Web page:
nor Venus herself, could assist the children of the loved Æneas to find wives by some right and equitable means? For the lack of this entailed upon the Romans the lamentable necessity of stealing their wives, and then waging war with their fathers-in-law; so that the wretched women, before they had recovered from the wrong done them by their husbands, were dowried with the blood of their fathers. But the Romans conquered their neighbors. Yes; but with what wounds on both sides, and with what sad slaughter of relatives and neighbors! The war of Cæsar and Pompey was the contest of only one father-in-law with one son-in-law; and before it began, the daughter of Cæsar, Pompey's wife, was already dead. But with how keen and just an accent of grief does Lucan exclaim: I sing that worse than civil war waged in the plains of Emathia, and in which the crime was justified by the victory!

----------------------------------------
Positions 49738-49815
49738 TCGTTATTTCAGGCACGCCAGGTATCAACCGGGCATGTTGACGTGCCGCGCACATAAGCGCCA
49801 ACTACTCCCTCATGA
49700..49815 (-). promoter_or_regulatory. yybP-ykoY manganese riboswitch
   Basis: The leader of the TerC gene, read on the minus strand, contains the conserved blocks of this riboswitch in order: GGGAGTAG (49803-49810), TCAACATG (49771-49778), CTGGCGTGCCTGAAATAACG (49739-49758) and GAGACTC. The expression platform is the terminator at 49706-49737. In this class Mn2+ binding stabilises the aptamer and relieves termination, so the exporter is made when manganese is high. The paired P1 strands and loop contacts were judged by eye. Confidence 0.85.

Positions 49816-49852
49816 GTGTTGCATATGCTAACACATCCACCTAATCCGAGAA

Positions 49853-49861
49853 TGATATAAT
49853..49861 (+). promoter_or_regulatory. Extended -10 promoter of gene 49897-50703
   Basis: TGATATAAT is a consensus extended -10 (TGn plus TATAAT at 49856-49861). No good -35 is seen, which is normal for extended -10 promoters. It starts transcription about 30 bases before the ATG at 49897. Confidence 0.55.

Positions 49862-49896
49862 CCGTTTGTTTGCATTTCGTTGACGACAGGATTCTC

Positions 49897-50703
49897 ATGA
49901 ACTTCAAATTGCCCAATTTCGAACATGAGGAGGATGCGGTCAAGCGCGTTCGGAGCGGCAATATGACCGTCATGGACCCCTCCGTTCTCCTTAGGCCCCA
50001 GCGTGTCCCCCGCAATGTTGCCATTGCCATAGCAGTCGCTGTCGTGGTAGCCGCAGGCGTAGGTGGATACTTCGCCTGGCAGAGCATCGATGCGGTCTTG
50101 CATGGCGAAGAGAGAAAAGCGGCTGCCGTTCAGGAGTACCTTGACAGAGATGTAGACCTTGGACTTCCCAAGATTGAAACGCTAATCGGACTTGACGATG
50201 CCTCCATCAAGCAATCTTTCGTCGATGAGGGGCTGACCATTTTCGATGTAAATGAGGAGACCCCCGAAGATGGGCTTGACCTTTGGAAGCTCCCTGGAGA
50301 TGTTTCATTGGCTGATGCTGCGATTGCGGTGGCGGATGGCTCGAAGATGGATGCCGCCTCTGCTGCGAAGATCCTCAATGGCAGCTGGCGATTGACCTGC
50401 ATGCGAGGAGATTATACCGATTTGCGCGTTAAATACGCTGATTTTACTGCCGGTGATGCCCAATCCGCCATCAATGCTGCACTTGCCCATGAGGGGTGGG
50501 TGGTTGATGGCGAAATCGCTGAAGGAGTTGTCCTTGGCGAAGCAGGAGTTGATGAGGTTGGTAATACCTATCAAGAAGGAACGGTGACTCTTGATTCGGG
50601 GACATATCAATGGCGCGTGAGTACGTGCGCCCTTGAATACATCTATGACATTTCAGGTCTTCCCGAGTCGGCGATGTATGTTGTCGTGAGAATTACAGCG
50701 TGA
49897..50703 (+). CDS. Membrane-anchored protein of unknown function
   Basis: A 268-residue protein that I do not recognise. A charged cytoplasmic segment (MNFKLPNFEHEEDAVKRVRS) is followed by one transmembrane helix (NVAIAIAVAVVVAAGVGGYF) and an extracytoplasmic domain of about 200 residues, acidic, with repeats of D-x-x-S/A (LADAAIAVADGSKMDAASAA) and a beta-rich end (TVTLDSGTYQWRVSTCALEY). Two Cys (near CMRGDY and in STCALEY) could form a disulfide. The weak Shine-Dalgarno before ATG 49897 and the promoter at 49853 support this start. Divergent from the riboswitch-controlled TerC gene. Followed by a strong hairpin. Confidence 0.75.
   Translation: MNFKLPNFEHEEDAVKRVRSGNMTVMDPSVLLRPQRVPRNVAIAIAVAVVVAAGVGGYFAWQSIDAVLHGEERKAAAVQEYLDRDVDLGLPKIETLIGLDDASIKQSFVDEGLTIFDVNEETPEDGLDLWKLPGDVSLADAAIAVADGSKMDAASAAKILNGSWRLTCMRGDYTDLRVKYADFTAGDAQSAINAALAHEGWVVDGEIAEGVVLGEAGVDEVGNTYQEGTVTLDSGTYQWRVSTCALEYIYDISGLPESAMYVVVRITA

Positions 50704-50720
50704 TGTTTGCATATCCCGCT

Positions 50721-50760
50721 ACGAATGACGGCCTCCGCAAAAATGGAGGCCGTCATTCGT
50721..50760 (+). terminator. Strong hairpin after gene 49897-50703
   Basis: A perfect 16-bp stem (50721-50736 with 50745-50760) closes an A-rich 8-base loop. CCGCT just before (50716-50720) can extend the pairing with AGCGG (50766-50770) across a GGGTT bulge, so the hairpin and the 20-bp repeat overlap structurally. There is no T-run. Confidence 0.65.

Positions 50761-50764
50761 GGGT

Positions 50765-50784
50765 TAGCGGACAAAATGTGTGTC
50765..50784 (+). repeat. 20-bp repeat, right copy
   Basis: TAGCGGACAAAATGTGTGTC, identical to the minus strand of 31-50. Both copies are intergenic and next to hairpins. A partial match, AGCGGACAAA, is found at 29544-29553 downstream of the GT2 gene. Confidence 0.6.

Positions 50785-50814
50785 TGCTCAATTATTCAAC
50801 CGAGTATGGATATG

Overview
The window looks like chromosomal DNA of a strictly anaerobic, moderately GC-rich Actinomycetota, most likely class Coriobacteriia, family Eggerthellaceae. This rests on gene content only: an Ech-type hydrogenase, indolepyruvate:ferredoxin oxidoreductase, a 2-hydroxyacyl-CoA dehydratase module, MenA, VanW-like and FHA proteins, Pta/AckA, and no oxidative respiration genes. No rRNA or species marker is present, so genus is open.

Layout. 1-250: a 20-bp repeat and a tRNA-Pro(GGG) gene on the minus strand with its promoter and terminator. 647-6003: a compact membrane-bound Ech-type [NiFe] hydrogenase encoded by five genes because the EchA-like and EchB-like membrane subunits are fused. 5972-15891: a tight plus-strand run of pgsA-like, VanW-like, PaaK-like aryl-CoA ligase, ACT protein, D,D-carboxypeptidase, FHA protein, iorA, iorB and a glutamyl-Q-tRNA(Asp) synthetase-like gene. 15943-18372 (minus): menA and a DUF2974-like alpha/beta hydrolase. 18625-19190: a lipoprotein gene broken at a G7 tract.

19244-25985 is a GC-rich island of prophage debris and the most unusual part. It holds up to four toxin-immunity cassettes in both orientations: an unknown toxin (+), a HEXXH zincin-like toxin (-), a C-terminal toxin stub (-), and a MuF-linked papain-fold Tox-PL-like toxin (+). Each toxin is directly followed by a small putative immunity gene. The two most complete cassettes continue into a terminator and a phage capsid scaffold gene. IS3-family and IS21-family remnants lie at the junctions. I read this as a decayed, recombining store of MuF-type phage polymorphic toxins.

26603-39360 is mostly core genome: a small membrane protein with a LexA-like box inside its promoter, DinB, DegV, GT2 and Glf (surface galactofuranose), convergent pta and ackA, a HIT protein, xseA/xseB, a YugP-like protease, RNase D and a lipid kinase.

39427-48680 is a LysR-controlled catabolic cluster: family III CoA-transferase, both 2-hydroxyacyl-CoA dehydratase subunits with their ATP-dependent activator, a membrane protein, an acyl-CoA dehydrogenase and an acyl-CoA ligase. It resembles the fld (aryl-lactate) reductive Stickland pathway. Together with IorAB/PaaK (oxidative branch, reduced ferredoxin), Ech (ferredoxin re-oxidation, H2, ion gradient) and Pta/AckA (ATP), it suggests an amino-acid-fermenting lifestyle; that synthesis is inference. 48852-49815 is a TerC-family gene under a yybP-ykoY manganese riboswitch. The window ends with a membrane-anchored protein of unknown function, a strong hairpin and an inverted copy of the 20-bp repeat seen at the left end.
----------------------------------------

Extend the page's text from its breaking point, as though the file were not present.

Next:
As to the second Punic war, it were tedious to recount the disasters it brought on both the nations engaged in so protracted and shifting a war, that (by the acknowledgment even of those writers who have made it their object not so much to narrate the wars as to eulogize the dominion of Rome) the people who remained victorious were less like conquerors than conquered. For, when Hannibal poured out of Spain over the Pyrenees, and overran Gaul, and burst through the Alps, and during his whole course gathered strength by plundering and subduing as he went, and inundated Italy like a torrent, how bloody were the wars, and how continuous the engagements, that were fought! How often were the Romans vanquished! How many towns went over to the enemy, and how many were taken and subdued! What fearful battles there were, and how often did the defeat of the Romans shed lustre on the arms of Hannibal! And what shall I say of the wonderfully crushing defeat at Cannæ, where even Hannibal, cruel as he was, was yet sated with the blood of his bitterest enemies, and gave orders that they be spared? From this field of battle he sent to Carthage three bushels of gold rings, signifying that so much of the rank of Rome had that day fallen, that it was easier to give an idea of it by measure than by numbers and that the frightful slaughter of the common rank and file whose bodies lay undistinguished by the ring, and who were numerous in proportion to their meanness, was rather to be conjectured than accurately reported. In fact, such was the scarcity of soldiers after this, that the Romans impressed their criminals on the promise of impunity, and their slaves by the bribe of liberty, and out of these infamous classes did not so much recruit as create an army. But these slaves, or, to give them all their titles, these freed-men who were enlisted to do battle for the republic of Rome, lacked arms. And so they took arms from the temples, as if the Romans were saying to their gods: Lay down those arms you have held so long in vain, if by chance our slaves may be able to use to purpose what you, our gods, have been impotent to use. At that time, too, the public treasury was too low to pay the soldiers, and private resources were used for public purposes; and so generously did individuals contribute of their property, that, saving the gold ring and bulla which each wore, the pitiful mark of his rank, no senator, and much less any of the other orders and tribes, reserved any gold for his own use. But if in our day they were reduced to this poverty, who would be able to endure their reproaches, barely endurable as they are now, when more money is spent on actors for the sake of a superfluous gratification, than was then disbursed to the legions? 2b1af7f3a8